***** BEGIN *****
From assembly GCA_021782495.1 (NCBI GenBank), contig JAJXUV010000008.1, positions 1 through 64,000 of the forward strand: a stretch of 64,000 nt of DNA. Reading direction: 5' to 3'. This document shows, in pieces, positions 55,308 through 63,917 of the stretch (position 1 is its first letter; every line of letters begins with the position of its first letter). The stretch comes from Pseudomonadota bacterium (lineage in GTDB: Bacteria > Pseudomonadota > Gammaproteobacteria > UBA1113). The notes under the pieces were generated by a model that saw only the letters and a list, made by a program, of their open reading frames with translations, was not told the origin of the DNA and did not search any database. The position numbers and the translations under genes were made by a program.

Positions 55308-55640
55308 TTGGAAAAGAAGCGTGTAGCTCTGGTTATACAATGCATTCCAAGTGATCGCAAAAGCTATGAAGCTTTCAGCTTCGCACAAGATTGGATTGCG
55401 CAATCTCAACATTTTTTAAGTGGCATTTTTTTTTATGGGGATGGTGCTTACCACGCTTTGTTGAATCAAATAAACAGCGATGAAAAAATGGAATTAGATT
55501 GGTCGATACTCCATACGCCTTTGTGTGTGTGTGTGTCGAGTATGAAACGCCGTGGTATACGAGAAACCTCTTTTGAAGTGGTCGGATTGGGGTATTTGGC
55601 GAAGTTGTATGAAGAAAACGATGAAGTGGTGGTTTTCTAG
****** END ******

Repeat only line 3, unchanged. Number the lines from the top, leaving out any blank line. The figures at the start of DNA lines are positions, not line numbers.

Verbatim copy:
55308 TTGGAAAAGAAGCGTGTAGCTCTGGTTATACAATGCATTCCAAGTGATCGCAAAAGCTATGAAGCTTTCAGCTTCGCACAAGATTGGATTGCG